Sinjin, Sorry about yesterday. I don’t particularly want anyone to buy me health insurance – that would be a waste of at least 25% of the dollars spent, because that’s how much the insurance company would take off the top for administration and profit. What I want isn’t health insurance – it’s health care. I believe pretty strongly that health care is a human necessity. The research is great, and yep, we could save a lot of lives if (when?) we succeed, but… At 56, I already have a brother pushing up daisies due to inadequate health care caused by insurance – a procedure repeatedly denied until it was too late to do him any good.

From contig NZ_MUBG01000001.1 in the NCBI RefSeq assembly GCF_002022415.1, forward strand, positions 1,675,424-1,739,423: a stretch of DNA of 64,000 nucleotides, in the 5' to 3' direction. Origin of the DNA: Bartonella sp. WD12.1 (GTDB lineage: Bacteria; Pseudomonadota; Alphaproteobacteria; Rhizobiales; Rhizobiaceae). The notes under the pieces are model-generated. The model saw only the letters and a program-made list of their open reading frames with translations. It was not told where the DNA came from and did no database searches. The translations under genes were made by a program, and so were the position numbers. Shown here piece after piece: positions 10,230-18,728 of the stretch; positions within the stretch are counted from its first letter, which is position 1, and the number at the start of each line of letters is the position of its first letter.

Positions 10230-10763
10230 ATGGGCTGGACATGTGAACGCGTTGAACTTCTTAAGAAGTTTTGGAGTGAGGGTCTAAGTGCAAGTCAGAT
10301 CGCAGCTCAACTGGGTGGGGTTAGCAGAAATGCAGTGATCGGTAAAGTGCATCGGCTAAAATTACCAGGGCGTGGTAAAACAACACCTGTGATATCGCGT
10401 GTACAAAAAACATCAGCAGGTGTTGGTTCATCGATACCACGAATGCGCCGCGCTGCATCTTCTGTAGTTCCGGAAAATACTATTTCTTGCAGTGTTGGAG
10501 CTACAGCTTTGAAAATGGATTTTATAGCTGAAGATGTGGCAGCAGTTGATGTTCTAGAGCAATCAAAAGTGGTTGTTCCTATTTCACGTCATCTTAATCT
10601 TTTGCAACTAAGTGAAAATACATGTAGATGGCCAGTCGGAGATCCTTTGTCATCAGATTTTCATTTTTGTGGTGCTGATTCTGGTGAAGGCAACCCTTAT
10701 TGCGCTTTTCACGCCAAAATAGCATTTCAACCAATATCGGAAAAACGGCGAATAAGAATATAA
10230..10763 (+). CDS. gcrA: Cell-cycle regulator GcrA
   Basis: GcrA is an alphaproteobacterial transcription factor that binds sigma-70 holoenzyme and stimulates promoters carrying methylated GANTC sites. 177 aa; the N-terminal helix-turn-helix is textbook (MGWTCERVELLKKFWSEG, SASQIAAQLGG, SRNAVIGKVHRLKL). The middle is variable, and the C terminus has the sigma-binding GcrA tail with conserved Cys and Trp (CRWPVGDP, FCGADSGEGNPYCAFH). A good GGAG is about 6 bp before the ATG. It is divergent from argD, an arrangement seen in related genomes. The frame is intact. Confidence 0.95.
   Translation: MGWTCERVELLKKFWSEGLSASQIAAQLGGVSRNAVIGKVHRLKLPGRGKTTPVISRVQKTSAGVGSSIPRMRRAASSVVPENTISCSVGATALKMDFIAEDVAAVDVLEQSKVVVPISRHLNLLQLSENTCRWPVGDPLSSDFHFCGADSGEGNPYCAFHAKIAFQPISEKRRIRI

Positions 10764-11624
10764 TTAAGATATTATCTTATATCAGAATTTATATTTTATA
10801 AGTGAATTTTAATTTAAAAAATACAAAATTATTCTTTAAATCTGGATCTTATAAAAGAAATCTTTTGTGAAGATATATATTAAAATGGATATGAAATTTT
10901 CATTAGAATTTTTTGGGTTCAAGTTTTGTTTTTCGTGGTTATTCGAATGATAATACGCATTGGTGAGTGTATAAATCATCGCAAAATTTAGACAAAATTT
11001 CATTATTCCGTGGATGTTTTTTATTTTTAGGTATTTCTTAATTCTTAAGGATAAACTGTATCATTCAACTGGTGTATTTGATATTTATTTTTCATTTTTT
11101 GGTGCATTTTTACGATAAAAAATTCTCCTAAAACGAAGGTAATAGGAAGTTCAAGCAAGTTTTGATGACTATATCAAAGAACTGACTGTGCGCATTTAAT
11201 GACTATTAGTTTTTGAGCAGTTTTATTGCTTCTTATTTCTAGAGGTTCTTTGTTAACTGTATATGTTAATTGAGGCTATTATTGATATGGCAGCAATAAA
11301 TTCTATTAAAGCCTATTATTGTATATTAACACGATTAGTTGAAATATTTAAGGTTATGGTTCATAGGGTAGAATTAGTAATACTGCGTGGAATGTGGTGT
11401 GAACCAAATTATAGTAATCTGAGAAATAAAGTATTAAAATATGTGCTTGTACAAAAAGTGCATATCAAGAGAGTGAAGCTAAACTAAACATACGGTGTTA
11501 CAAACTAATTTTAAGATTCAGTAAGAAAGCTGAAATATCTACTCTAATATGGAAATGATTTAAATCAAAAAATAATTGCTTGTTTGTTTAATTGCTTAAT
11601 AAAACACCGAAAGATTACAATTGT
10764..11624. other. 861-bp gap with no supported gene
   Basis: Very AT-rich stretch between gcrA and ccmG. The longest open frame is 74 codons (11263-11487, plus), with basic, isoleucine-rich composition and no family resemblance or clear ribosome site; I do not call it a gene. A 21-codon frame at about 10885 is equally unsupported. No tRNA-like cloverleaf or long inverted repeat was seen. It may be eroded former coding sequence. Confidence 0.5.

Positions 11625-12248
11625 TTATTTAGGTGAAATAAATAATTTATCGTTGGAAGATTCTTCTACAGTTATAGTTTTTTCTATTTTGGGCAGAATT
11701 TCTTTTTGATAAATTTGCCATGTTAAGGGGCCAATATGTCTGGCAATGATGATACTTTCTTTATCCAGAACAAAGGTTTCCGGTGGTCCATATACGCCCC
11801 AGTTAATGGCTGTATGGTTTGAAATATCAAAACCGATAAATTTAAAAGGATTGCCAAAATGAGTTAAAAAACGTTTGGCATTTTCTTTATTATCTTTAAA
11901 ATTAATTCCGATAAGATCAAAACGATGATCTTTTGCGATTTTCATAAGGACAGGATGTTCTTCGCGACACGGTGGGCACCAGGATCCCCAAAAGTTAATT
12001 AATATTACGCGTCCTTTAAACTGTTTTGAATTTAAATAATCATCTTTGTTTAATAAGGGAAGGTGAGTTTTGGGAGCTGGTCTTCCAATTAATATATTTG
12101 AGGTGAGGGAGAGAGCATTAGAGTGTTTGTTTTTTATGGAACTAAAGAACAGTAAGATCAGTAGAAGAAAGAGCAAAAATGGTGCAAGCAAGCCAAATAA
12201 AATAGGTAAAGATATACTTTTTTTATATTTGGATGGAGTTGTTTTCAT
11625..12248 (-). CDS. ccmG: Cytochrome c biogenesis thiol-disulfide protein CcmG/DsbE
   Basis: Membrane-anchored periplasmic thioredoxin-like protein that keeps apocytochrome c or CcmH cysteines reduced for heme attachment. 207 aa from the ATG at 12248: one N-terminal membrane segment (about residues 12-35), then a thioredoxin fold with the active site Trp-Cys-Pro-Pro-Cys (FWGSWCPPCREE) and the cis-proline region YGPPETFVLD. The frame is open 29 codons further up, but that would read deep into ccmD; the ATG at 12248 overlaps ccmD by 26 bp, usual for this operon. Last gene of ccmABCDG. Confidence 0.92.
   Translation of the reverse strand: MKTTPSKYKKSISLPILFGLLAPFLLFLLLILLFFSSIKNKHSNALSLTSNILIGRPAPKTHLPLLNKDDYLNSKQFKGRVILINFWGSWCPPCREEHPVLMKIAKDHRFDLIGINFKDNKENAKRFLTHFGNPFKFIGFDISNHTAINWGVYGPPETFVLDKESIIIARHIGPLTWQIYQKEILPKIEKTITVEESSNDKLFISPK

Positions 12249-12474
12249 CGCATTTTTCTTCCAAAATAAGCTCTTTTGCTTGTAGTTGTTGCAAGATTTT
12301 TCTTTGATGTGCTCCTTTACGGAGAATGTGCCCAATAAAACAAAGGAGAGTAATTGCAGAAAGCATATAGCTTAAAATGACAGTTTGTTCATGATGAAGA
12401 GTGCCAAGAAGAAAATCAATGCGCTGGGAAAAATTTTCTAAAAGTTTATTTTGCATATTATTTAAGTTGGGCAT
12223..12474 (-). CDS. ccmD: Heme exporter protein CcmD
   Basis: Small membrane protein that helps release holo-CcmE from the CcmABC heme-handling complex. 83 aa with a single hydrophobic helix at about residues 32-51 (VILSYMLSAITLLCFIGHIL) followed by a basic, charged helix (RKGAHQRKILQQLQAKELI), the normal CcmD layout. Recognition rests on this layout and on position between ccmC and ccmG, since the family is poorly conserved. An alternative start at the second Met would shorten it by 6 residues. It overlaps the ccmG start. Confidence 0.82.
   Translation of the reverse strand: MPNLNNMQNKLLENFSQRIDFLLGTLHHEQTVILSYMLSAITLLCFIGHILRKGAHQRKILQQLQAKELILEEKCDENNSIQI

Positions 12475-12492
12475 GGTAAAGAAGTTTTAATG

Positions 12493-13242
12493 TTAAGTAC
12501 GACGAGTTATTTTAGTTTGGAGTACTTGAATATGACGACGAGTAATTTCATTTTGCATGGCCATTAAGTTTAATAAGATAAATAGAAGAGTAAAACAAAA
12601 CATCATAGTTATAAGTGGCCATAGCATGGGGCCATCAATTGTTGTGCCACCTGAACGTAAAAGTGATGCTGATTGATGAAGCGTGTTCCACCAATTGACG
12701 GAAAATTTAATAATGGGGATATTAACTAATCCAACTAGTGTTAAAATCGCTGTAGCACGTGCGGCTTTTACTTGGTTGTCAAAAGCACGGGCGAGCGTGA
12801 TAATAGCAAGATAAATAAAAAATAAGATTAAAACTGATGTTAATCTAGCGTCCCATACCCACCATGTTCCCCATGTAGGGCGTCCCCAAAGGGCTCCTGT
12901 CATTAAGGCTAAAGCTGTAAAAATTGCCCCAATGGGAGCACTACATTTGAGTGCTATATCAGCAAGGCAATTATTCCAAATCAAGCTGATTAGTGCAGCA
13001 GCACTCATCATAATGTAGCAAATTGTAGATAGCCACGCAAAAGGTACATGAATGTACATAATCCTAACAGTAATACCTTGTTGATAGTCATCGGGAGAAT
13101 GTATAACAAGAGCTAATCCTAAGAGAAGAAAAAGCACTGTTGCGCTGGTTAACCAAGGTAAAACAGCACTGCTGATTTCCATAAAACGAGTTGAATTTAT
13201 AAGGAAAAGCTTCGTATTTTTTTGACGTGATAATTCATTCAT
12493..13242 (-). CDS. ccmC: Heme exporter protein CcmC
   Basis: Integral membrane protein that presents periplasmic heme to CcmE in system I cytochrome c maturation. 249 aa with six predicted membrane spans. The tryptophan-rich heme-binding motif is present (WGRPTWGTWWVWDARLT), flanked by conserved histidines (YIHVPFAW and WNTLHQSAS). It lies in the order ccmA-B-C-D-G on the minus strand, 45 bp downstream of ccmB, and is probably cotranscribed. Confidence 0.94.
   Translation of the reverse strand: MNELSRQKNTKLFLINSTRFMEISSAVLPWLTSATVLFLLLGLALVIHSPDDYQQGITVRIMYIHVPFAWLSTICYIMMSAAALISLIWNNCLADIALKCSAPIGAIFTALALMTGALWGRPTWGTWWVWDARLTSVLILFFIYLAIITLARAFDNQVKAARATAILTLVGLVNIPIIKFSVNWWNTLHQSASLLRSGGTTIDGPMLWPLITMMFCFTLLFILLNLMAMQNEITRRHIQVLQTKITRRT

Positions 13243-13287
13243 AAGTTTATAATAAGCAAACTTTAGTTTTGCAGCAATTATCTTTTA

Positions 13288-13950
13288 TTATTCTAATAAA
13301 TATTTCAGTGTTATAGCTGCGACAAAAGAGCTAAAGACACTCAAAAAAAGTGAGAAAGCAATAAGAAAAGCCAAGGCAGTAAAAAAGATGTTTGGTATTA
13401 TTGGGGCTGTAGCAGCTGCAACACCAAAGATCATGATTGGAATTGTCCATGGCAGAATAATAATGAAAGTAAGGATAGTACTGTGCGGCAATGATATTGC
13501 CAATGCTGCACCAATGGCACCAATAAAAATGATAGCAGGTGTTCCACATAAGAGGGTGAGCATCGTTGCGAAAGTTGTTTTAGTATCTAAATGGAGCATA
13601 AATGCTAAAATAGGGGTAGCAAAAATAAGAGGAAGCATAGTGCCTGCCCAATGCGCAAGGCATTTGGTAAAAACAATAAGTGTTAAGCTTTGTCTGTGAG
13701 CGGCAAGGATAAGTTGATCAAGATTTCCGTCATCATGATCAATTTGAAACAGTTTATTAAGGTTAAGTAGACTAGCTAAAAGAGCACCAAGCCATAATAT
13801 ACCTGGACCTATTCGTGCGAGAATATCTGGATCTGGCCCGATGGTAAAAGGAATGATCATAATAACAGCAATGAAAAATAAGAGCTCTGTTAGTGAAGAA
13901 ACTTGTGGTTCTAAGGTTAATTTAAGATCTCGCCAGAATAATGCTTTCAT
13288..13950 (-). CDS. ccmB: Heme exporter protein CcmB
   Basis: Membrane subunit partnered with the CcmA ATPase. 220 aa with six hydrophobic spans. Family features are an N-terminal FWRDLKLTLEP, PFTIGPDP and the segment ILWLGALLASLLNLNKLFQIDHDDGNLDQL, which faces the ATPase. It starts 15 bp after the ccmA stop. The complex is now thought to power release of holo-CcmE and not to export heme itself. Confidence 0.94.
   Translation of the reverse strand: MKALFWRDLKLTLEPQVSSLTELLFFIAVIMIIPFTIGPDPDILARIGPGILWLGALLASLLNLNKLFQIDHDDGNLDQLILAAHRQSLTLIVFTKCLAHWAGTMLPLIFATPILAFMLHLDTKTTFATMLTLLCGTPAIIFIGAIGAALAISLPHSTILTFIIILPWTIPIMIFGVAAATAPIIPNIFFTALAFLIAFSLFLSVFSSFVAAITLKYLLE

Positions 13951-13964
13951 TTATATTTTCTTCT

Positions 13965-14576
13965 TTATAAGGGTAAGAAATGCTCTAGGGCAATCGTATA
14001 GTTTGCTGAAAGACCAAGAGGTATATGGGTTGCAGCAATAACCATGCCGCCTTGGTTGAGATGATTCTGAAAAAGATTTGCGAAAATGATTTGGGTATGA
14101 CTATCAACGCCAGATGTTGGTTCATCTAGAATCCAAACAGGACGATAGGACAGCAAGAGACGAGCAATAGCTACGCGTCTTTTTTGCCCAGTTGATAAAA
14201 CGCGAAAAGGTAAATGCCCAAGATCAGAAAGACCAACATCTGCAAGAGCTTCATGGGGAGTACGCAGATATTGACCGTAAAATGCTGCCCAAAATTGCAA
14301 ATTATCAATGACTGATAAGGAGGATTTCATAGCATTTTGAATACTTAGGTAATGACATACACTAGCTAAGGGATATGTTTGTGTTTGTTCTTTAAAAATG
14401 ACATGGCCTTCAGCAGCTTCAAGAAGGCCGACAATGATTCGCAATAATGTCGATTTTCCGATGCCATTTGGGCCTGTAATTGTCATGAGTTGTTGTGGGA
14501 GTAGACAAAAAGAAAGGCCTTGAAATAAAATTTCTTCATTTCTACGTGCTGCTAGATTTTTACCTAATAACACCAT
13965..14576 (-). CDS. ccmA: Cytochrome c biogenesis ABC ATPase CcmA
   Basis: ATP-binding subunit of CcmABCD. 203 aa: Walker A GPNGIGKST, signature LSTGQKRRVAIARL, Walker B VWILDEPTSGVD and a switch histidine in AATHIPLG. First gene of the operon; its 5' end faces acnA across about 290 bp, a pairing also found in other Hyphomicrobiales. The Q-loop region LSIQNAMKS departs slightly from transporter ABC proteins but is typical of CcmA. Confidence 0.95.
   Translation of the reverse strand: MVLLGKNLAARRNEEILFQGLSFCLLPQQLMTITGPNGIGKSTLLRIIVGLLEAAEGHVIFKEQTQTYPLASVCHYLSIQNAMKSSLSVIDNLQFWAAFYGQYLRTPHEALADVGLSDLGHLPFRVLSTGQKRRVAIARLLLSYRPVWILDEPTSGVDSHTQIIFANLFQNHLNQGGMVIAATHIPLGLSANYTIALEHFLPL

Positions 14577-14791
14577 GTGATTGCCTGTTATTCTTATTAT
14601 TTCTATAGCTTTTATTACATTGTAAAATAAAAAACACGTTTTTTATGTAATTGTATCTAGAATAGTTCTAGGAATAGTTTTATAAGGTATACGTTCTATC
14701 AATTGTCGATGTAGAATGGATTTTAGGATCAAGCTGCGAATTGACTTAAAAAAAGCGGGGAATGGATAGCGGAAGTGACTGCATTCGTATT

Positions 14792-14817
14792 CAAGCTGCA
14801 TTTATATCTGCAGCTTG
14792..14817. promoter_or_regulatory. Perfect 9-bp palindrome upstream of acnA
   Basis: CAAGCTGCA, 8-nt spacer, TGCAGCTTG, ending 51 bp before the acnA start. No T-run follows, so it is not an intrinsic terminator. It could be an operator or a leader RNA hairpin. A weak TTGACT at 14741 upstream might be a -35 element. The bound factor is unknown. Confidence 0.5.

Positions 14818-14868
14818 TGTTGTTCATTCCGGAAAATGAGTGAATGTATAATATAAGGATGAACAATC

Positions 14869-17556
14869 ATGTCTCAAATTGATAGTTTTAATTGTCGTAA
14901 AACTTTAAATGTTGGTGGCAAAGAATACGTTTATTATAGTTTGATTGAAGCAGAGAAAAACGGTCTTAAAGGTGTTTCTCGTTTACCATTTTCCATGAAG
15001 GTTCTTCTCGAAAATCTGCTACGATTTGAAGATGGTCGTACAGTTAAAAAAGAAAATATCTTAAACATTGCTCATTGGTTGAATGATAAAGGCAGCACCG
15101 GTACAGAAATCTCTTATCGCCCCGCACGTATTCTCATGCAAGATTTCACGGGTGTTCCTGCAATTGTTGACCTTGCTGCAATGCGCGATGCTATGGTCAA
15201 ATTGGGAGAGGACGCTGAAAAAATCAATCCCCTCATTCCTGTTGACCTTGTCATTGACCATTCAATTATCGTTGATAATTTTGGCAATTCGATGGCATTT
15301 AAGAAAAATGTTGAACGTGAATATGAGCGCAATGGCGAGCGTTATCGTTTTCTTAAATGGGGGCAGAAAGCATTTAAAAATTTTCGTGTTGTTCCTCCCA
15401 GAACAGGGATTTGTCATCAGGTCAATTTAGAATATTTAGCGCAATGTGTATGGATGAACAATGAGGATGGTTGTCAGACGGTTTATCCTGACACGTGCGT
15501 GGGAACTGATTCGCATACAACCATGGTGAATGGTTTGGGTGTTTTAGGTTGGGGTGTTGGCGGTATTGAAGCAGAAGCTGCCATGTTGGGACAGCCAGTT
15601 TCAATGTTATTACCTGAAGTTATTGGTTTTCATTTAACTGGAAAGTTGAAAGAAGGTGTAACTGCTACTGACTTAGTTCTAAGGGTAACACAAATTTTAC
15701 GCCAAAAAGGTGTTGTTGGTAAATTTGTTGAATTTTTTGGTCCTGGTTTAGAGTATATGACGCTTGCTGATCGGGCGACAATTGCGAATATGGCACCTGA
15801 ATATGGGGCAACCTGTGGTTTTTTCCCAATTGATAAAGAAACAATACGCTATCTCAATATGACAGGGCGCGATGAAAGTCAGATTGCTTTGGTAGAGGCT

I find it pretty funny that the two most satisfied types of health care “consumers” (I hate that word in this context) in the US are the two with the most socialized systems: Veterans and Elderly. I find it so amusing that the folks who scream the loudest about how our veterans deserve the best (socialized medicine via the VA), scream the loudest when any attempt is made to get the rest of the system up to those standards.

    I also find the folks that scream about how bad the Canadian system is have no experience with it. The CBC held a contest to name the Greatest Canadian, several years before the latest round of health care debates here in the US. The hands down winner was the Tommy Douglas, Governor of Saskatchewan in 1946, who created a system in his province called Medicare, which was adopted in 1961 and revamped in 1984 into the current Canadian health system.